The closest I ever came to grabbing a foul ball during a baseball game was Aug. 7, 1987. My family was on vacation in Philadelphia, and the Phillies were pummeling our Cardinals. (The game was such a blowout that Jose Oquendo pitched and Willie McGee played shortstop.) In the seventh inning, Tom Lawless hit a ball foul, deep into the leftfield upper deck at Veterans Stadium, near our seats. It was clear, even to an 11-year-old, that the ball was headed straight toward us.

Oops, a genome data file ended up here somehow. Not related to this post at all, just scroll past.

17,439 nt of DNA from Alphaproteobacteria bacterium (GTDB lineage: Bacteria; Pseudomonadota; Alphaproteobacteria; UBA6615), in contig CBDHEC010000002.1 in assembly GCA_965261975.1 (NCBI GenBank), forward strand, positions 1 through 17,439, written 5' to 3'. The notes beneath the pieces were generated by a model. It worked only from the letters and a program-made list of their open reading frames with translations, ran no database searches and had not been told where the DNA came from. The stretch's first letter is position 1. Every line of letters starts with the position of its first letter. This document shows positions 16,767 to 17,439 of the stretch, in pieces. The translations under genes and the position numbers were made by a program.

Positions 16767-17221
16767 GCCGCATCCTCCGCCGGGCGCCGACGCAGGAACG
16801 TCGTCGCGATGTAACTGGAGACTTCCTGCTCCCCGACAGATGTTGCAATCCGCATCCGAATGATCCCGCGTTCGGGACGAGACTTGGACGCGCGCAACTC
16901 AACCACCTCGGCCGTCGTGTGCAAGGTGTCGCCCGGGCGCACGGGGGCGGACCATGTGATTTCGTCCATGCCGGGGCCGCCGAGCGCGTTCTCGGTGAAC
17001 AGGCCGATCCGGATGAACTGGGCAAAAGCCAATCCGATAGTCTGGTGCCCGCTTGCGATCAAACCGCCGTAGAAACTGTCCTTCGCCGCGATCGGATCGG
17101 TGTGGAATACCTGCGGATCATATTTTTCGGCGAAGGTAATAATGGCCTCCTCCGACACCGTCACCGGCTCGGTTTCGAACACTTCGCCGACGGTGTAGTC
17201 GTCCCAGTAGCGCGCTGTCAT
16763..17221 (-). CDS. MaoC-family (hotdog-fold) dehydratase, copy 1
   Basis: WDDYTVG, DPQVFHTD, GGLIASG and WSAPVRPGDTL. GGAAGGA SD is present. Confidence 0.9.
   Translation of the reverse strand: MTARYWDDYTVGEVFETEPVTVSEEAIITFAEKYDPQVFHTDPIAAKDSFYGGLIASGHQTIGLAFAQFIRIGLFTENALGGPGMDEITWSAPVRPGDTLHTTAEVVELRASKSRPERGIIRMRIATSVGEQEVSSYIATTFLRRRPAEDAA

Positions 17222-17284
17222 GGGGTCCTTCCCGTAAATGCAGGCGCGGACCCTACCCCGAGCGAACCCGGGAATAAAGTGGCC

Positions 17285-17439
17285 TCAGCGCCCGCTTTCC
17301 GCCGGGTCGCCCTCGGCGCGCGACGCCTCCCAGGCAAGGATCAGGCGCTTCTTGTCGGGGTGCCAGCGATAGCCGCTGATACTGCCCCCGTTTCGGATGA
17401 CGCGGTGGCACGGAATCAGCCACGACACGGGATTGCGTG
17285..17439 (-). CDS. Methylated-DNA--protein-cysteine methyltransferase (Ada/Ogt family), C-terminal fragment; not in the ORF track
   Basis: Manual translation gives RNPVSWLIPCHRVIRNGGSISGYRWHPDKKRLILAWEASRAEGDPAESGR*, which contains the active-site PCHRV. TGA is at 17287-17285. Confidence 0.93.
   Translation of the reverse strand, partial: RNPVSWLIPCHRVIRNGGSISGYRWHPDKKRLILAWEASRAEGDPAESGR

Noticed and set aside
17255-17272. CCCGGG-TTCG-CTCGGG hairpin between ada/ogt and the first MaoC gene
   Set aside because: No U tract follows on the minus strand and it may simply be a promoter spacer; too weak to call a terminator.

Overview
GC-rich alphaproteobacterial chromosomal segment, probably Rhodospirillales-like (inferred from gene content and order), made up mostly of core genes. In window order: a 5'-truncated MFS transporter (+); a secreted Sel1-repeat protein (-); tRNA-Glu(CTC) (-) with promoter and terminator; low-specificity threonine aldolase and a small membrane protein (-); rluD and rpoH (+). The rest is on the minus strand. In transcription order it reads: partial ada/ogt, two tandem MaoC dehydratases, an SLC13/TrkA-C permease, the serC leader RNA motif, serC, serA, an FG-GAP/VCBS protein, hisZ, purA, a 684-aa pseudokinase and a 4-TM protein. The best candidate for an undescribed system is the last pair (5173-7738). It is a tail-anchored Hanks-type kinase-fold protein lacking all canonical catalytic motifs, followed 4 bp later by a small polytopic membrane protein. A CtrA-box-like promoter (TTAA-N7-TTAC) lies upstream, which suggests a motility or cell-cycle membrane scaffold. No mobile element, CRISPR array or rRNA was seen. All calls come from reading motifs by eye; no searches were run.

There is a moment, as it becomes apparent that the arc of a foul ball is landing in your specific vicinity, when every person panics. We all love the idea of catching a baseball at a game, until we actually have the chance. Then it comes toward us, and the thought is unwelcome and undeniable: Please don't come to me. We are all awkward 8-year-old rightfielders when we're holding our phone and a beer and an object is hurtling in our direction. We want the ball. We would just like it to stop moving first.